Some of the girl's friends learned of her death Saturday night at a candlelight vigil held near her home, reported CNN affiliate WFXR
"It hurts real bad," said Kyrra Winters, one of Nicole's classmates. "But now we know she's in a better place."
'Just doesn't make sense'
Eisenhauer and Keepers both have attorneys now. The attorney for Eisenhauer, Christopher Tuck, had no comment for a CNN reporter on Monday.
The office of Keepers' attorney, Kristopher Olin, declined to comment.
People who knew the suspects said they couldn't believe the news about their arrests.
"We're all just in utter shock," Joe Keating, who ran on the cross-country team with Eisenhauer at Wilde Lake High in Howard County, Maryland, told The Washington Post.
"We can't get our heads around it."
Eisenhauer was one of Maryland's top high school runners, the Post reported. In March, CNN affiliate WMAR
named him its high school athlete of the week. In the interview, he talked about his desire to excel in athletics and academics.
"I make my personal goals achievable or just out of reach of achievable," he told WMAR. "That way I'm always constantly striving to better myself. ... I will not stop until I reach my peak performance."
He was majoring in engineering at Virginia Tech. He was a member of the college cross-country team but was "immediately suspended from the the team," according to school spokeswoman Tracy Vosburgh.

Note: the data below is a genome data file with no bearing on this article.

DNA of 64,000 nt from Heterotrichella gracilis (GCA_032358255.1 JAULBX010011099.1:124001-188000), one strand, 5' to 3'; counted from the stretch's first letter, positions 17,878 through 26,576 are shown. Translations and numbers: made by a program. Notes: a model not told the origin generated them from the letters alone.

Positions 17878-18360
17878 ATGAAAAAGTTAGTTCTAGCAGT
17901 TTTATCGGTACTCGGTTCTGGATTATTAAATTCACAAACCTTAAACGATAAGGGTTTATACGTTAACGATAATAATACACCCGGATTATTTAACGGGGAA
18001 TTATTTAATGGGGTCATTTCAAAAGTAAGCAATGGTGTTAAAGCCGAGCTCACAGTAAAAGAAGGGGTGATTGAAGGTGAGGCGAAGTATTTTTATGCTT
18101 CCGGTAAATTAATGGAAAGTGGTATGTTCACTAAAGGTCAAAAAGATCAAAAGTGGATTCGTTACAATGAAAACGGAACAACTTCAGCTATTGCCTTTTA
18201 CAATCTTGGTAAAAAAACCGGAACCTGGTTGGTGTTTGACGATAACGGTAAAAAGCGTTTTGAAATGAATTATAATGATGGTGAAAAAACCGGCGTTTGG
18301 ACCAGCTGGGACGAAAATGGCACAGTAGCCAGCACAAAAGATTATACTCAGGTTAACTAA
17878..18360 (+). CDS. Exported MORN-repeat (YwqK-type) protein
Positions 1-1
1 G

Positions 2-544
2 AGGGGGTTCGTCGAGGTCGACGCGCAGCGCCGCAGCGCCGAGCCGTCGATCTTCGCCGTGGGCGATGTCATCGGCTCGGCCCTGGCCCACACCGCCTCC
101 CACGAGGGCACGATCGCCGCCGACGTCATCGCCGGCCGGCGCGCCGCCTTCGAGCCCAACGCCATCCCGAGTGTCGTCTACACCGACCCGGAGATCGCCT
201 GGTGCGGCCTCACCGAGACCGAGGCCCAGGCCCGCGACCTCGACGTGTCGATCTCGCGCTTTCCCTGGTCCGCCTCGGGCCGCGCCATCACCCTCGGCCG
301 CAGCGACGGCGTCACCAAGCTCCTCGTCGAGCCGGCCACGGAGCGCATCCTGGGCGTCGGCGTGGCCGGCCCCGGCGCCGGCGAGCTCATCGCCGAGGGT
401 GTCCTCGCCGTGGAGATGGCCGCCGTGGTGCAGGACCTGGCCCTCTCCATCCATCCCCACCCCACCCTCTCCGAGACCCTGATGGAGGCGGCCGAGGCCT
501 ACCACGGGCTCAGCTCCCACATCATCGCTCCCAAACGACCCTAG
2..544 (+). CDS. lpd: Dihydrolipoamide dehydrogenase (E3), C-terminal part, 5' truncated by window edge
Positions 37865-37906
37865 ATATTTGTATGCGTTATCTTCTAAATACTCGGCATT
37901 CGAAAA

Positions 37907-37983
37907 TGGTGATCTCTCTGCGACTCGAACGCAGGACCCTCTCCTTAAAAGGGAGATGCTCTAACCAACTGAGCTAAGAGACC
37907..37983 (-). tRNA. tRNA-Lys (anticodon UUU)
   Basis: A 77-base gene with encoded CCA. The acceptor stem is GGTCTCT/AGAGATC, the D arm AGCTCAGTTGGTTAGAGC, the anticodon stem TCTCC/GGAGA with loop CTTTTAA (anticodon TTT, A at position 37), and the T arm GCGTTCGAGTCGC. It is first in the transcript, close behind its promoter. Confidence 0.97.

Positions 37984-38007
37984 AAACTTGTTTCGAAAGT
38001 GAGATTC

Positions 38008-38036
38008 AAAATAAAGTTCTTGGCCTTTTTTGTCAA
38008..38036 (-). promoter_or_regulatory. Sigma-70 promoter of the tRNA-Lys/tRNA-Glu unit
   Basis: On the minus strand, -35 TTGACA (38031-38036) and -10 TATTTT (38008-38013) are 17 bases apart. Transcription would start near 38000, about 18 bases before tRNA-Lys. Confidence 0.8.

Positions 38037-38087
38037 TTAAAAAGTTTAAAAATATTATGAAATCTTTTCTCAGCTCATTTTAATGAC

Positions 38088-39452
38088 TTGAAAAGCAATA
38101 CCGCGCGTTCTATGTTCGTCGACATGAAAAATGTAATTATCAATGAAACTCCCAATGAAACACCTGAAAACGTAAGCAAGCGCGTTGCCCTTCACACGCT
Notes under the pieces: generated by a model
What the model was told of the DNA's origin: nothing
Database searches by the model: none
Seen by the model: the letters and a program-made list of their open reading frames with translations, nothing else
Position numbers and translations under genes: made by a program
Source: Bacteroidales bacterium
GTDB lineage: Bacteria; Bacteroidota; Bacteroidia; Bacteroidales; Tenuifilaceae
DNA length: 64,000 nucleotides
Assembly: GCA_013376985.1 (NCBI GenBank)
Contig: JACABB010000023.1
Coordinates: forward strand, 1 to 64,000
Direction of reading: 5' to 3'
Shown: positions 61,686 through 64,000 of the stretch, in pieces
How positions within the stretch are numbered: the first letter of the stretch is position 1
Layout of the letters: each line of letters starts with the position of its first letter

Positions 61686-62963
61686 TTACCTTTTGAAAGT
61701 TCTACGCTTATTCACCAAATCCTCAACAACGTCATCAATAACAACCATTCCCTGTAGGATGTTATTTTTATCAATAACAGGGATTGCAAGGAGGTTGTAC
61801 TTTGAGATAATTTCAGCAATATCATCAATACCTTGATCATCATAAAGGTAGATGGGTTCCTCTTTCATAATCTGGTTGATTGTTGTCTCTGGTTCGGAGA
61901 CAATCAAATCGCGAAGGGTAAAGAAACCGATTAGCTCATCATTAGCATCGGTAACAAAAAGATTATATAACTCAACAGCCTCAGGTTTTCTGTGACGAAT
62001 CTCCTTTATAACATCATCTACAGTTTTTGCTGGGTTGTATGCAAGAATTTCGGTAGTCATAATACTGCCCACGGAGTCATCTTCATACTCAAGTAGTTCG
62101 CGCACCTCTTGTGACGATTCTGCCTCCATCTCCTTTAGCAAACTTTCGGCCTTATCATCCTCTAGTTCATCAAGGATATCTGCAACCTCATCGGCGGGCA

Keepers went to Hammond High School in Columbia, Maryland. One of her former teachers at the school said, "I am really shocked and upset, it just doesn't make any sense to me right now. I have never had anything like this happen in my 36 years of life."
The university said
it would make help available to students who need it.
"As a father, as well as Virginia Tech's president, I want to reassure you that our community is supportive and resilient," Virginia Tech President Tim Sands said in an open letter. "Lean on that support and the resources available to you. It is normal to feel anxious and overwhelmed at a time such as this. You are not alone."
The Blacksburg community is reeling, too, the police chief said.
"We have some very wounded folks in this community, and please show them some respect," Wilson asked reporters. "We will continue to be very transparent with you during this investigation, but please remember these are the kinds of crimes that rip communities apart."